Author(s): Olivia Manning
"The Balkan Trilogy" is the story of a marriage and of a war, a vast, teeming, and complex masterpiece in which Olivia Manning brings the uncertainty and adventure of civilian existence under political and military siege to vibrant life. Manning's focus is not the battlefield but the cafe and kitchen, the bedroom and street, the fabric of the everyday world that has been irrevocably changed by war, yet remains unchanged.
At the heart of the trilogy are newlyweds Guy and Harriet Pringle, who arrive in Bucharest--the so-called Paris of the East--in the fall of 1939, just weeks after the German invasion of Poland. Guy, an Englishman teaching at the university, is as wantonly gregarious as his wife is introverted, and Harriet is shocked to discover that she must share her adored husband with a wide circle of friends and acquaintances. Other surprises follow: Romania joins the Axis, and before long German soldiers overrun the capital. The Pringles flee south to Greece, part of a group of refugees made up of White Russians, journalists, con artists, and dignitaries. In Athens, however, the couple will face a new challenge of their own, as great in its way as the still-expanding theater of war.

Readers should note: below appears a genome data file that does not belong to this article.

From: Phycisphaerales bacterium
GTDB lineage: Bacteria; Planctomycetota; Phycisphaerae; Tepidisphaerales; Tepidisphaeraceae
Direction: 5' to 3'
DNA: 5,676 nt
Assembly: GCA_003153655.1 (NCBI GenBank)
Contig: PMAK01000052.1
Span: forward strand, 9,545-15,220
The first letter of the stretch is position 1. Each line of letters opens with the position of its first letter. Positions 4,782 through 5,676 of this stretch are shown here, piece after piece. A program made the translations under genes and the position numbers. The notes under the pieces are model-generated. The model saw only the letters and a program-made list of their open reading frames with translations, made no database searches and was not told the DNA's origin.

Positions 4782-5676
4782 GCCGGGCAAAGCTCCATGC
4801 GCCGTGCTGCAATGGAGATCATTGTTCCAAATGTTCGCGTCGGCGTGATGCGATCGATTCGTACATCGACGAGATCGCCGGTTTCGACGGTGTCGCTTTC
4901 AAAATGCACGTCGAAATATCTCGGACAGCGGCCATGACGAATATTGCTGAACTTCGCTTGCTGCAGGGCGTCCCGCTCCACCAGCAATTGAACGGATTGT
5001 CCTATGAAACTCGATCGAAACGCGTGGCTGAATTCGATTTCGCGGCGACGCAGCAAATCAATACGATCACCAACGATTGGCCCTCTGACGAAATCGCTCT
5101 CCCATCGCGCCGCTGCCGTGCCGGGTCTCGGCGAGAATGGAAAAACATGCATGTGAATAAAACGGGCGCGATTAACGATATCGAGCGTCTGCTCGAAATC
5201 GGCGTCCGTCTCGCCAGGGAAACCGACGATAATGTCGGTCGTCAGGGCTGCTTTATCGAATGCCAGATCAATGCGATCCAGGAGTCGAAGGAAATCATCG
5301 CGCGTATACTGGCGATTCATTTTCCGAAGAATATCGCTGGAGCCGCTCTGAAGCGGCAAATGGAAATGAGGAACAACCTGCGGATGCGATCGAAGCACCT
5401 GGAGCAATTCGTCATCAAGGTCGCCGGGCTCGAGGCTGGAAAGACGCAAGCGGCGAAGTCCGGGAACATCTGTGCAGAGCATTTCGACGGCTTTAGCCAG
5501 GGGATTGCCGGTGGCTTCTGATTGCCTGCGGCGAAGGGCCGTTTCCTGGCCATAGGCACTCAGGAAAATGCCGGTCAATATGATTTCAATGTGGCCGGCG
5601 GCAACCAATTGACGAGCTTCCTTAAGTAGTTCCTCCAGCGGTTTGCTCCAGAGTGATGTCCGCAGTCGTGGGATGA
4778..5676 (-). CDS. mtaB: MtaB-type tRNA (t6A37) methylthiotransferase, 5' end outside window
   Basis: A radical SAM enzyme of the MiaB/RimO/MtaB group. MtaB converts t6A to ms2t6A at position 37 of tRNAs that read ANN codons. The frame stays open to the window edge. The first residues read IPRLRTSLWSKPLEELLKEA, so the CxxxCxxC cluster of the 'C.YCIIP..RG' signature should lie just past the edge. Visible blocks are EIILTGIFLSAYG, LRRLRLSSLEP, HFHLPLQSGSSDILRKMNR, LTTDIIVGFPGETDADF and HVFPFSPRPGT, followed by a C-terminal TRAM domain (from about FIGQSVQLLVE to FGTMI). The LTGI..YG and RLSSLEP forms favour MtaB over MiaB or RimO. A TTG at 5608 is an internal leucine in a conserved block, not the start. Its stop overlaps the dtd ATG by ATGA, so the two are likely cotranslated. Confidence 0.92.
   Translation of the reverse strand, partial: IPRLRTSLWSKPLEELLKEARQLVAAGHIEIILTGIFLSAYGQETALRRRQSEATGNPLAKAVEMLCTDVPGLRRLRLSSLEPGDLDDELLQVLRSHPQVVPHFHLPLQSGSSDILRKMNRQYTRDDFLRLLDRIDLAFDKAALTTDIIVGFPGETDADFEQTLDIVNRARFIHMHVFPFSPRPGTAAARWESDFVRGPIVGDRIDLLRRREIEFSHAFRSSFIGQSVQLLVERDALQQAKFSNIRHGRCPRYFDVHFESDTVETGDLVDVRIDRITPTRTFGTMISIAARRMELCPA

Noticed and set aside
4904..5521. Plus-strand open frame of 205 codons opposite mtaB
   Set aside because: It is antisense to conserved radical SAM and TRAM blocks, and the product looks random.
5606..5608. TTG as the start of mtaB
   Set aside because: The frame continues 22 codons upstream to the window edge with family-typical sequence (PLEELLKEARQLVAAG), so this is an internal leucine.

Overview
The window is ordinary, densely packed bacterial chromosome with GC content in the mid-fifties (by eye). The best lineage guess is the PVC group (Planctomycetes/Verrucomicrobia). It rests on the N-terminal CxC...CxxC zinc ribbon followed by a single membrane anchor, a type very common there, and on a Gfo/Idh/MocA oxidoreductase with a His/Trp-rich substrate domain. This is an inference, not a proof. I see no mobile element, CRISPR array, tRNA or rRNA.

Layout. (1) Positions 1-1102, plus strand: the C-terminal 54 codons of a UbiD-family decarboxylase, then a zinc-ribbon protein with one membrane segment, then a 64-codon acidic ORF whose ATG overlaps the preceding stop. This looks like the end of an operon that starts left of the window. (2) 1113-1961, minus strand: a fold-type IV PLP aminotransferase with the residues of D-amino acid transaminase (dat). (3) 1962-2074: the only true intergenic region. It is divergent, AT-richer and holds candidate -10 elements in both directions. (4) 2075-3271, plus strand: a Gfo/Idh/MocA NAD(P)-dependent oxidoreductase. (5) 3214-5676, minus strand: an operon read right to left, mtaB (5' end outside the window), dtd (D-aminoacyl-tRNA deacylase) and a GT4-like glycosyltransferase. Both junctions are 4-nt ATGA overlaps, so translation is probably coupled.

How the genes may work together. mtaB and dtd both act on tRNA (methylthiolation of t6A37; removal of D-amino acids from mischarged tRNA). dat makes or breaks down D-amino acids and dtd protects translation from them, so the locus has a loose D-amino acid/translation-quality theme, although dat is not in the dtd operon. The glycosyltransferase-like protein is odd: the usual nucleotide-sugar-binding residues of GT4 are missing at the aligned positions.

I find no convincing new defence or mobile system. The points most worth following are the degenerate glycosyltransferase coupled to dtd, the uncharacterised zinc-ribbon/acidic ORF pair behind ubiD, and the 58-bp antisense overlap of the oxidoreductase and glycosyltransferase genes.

Olivia Manning (1908 1980) was born in Portsmouth, England, and spent much of her childhood in Northern Ireland. Her father, Oliver, was a penniless British sailor who rose to become a naval commander, and her mother, Olivia, had a prosperous Anglo-Irish background. Manning trained as a painter at the Portsmouth School of Art, then moved to London and turned to writing. She published her first novel under her own name in 1938 (she had published several potboilers in a local paper under the name Jacob Morrow while a teenager). The next year she married R.D. Reggie Smith, and the couple moved to Romania, where Smith was employed by the British Council. During World War II, the couple fled before the Nazi advance, first to Greece and then to Jerusalem, where they lived until the end of the war. Manning wrote several novels during the 1950s, but her first real success as a novelist was "The Great Fortune" (1960), the first of six books concerning Guy and Harriet Pringle, whose wartime experiences and troubled marriage echoed that of the diffident Manning and her gregarious husband. In the 1980s these novels were collected in two volumes, "The Balkan Trilogy" and "The Levant Trilogy," known collectively as "Fortunes of Wa"r. In addition to her novels, Manning wrote essays and criticism, history, a screenplay, and a book about Burmese and Siamese cats. She was made Commander of the Order of the British Empire in 1976, and died four years later. Rachel Cusk is the author of seven novels and two works of non-fiction. She teaches creative writing at Kingston University, London."